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Water levels encountered during the period ranging from May 16 of the current nesting year to April 15 of the previous year are used as an indicator of the probability of breeding occurrence in an area. The probability that nesting will occur correlates positively with the amount of time spent in flooded conditions during this period.  This model component is defined to be the proportion of this period for which there was water depth greater than 0.5 feet.

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Breeding

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OUTPUT

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Output consists of a map of the predicted index values for a restoration alternative (Alternative D13R4 in the figures below), the base condition (F2050 in the figures below), and a central map describing the difference in performance between the alternative and the base.

Alligator Production Index 1970 (High Rainfall) - click to enlarge
Alligator Production Index 1990 (Low Rainfall) - click to enlarge
Alligator Production Index Mean - click to enlarge

API MODEL
ATLSS American Alligator Production Index

  • Coarse indicator of yearly production potential.
  • Based on local habitat and hydrologic conditions. 
  • Production potential is directly influenced by unique environmental conditions.
  • Addresses only the effects of relative local habitat quality and hydrological dynamics. 
  • Should not be interpreted as providing estimates of population dynamics or viability. 
  • Not likely to encompass long-term changes in habitat quality.  Stabilized hydrologic regimes may result in slow degradation or improvement of habitat not included in this model.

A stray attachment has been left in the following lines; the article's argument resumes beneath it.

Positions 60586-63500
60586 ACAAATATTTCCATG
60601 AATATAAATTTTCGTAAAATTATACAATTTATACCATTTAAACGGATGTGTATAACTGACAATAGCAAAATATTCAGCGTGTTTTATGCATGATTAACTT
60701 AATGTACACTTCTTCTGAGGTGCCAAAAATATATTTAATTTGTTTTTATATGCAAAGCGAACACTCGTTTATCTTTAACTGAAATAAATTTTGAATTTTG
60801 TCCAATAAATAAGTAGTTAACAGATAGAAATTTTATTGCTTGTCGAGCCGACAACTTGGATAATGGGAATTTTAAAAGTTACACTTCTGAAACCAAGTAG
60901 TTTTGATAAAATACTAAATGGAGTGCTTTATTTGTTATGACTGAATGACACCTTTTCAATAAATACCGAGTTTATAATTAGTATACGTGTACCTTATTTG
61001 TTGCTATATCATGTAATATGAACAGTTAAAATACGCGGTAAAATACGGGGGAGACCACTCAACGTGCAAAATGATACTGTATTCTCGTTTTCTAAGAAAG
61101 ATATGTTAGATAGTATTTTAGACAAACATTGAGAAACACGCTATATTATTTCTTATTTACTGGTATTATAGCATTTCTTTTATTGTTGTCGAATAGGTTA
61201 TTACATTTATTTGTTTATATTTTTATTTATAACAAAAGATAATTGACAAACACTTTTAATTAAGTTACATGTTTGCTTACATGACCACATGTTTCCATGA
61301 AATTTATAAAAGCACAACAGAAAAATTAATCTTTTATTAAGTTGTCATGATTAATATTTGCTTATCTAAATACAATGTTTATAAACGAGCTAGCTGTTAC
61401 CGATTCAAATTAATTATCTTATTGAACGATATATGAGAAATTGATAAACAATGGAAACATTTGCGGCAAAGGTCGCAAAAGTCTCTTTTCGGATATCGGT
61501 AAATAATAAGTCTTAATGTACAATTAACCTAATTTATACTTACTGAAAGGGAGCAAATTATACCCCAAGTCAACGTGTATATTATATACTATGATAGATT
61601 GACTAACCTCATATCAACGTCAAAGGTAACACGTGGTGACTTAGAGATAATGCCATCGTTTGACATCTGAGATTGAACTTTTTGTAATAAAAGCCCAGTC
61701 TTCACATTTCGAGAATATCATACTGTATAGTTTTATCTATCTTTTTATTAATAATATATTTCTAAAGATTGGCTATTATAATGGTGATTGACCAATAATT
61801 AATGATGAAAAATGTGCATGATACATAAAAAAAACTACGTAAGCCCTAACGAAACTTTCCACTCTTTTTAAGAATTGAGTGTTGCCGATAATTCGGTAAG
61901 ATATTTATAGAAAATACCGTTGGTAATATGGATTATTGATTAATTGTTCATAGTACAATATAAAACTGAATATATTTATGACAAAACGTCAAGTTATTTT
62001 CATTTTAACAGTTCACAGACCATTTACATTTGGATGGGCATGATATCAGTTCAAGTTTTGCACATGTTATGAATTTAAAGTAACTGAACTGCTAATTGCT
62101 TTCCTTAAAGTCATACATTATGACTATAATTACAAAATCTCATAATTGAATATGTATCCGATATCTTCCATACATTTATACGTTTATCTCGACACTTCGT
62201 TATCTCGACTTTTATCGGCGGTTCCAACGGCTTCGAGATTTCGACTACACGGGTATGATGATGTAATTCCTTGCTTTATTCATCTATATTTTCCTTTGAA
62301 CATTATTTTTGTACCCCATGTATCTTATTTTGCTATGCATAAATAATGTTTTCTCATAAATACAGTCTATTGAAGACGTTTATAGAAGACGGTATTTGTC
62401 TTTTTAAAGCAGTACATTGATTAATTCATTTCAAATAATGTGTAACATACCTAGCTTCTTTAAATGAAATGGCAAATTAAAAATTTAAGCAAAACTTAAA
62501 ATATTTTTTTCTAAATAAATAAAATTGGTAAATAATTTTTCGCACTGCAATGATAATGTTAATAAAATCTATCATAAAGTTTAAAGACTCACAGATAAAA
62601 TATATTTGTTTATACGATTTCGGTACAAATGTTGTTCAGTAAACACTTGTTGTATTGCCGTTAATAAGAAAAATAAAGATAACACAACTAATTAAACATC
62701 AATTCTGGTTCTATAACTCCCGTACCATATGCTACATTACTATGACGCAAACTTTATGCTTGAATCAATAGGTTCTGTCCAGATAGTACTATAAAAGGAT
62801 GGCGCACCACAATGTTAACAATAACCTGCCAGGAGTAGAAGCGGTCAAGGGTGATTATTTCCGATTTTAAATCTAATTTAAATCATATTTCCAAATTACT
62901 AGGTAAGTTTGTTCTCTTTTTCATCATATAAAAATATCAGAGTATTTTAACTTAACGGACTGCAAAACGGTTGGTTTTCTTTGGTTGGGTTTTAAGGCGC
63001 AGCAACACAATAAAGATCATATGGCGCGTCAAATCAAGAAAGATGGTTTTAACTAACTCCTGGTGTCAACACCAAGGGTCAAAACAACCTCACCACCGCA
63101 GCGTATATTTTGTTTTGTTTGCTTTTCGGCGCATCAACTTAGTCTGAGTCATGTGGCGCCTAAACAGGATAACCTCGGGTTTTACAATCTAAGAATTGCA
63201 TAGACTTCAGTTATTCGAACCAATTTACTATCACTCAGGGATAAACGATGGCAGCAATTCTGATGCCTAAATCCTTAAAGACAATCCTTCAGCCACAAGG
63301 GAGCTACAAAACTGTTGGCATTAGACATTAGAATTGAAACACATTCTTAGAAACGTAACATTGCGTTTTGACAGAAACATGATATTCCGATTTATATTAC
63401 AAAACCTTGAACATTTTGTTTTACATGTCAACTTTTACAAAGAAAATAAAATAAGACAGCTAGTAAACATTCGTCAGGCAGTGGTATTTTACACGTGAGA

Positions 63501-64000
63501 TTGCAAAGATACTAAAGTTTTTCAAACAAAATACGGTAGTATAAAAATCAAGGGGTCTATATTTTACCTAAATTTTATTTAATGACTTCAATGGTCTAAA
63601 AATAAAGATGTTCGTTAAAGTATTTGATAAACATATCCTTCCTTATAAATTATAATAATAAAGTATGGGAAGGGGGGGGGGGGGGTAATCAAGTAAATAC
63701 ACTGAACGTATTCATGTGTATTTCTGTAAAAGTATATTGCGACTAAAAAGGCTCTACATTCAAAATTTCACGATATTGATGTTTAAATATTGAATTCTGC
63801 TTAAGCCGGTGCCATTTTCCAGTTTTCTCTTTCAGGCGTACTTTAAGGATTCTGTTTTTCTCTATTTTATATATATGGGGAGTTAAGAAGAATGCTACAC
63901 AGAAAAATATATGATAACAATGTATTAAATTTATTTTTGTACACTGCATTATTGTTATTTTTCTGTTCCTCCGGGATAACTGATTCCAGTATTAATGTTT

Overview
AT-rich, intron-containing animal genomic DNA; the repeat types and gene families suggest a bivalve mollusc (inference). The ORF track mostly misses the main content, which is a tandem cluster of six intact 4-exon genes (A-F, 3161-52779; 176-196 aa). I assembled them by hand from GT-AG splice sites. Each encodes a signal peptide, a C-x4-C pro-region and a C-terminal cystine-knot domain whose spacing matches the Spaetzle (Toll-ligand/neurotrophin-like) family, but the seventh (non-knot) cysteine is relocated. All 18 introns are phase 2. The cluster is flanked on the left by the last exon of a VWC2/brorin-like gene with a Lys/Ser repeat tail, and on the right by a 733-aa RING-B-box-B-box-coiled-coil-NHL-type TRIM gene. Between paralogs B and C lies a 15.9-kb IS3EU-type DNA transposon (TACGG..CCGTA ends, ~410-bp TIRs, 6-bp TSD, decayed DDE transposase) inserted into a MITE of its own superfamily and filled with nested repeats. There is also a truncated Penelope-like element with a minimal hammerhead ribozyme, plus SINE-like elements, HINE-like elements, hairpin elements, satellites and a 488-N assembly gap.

• Little verification of the model's performance was possible except in Everglades National Park, WCA2, and WCA3. 
  • Density of essential landscape features (e.g. tree islands) within WCA1 (ARM Loxahatchee National Wildlife Refuge) are "best guess" approximations since data are currently lacking.
     

MODEL CONSTRAINTS

Spatial Constraints

  • Spatial resolution - 500 meters by 500 meters.
    • Historical observations suggest that this roughly corresponds to the home-range of nesting female alligators.
  • All data (water depth, vegetation type, ground elevation, breeding indices) represent values for a 500x500 meter area.

Temporal Constraints

  • Temporal resolution
    • One day for all water data (height and depth).
    • Static for the vegetation habitat types.
  • The model produces a single yearly value for each spatial cell that incorporates the daily water data affecting nesting and offspring production during that year.

Literature Cited

Fleming, D. M. 1991. Wildlife Ecology Studies, Annual Report, South Florida Research Center, Everglades National Park, Homestead Fl, V-10-1-52.

Kushlan, J. A. and T. Jacobsen. 1990. Environmental Variability and Reproductive Success of Everglades Alligators.  J Herpetol. 4(2):176-184.

Mazzotti, F. J. and L. Brandt, 1994. Ecology of the American Alligator in a Seasonally Fluctuating Environment. Pgs:485-505 in S. M. Davis and J. Ogden (eds.) Everglades: The Ecosystem and Its Restoration. St.  Lucie Press, Delray Beach, Fl.
 

Acknowledgements

This research was supported in significant part by DOI's Critical Ecosystem Studies Initiative, a special funding initiative for Everglades restoration administered by the National Park Service; and in part by USGS's Florida Integrated Science Center.

T. Foster assisted with original poster formatting.

We appreciate the support of the U.S. Geological Survey, Biological Resources, through Cooperative Agreement No. 1445-CA09-95-0094 with The University of Tennessee. The statements, findings, conclusions, recommendations, and other data in this report are solely those of the authors and do not necessarily reflect the views of the U.S. Geological Survey.